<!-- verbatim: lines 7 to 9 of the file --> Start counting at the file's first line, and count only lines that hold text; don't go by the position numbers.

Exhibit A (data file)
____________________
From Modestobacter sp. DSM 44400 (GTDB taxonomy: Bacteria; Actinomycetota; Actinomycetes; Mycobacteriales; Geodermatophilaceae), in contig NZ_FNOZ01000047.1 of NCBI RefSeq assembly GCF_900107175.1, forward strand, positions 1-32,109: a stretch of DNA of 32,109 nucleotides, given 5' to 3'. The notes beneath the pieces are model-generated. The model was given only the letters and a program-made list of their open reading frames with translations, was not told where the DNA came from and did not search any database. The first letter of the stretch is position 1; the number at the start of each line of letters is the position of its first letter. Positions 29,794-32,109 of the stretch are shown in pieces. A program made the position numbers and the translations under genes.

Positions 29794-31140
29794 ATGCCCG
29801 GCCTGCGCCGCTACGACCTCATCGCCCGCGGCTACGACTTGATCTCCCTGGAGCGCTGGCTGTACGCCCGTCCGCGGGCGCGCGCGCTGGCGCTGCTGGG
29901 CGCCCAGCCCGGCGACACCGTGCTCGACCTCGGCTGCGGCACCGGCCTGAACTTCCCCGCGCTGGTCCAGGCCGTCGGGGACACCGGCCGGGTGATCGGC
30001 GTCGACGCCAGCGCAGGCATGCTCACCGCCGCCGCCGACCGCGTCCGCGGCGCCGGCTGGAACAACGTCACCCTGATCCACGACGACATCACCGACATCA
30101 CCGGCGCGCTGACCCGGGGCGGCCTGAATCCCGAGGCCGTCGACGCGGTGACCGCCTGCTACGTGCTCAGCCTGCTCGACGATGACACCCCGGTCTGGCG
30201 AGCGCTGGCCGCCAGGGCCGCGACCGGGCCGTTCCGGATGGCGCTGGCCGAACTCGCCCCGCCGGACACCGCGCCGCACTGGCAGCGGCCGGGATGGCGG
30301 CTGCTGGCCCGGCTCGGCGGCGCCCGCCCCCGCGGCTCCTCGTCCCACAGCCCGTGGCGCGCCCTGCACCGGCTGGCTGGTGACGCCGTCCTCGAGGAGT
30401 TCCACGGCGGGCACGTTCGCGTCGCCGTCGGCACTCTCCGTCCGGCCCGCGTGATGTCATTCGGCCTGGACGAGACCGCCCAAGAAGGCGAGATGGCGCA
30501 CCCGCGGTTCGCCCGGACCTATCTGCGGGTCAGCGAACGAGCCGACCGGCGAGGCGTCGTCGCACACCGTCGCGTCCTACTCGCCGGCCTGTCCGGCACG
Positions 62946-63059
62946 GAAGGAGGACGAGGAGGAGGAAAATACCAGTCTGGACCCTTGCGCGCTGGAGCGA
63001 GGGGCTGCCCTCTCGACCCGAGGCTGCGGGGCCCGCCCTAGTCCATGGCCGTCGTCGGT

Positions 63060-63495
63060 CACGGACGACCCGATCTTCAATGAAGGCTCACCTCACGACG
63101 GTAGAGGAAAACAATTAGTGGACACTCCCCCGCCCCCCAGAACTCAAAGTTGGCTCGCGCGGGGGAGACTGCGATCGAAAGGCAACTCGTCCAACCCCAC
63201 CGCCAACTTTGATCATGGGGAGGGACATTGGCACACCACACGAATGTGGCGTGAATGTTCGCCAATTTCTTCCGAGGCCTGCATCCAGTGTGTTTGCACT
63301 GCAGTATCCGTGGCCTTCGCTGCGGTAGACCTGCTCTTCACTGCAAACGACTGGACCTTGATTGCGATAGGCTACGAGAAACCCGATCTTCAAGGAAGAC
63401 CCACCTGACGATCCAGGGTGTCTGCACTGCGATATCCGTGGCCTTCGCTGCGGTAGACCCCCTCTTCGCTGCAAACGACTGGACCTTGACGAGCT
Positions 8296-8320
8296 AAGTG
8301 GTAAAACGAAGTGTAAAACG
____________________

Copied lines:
30101 CCGGCGCGCTGACCCGGGGCGGCCTGAATCCCGAGGCCGTCGACGCGGTGACCGCCTGCTACGTGCTCAGCCTGCTCGACGATGACACCCCGGTCTGGCG
30201 AGCGCTGGCCGCCAGGGCCGCGACCGGGCCGTTCCGGATGGCGCTGGCCGAACTCGCCCCGCCGGACACCGCGCCGCACTGGCAGCGGCCGGGATGGCGG
30301 CTGCTGGCCCGGCTCGGCGGCGCCCGCCCCCGCGGCTCCTCGTCCCACAGCCCGTGGCGCGCCCTGCACCGGCTGGCTGGTGACGCCGTCCTCGAGGAGT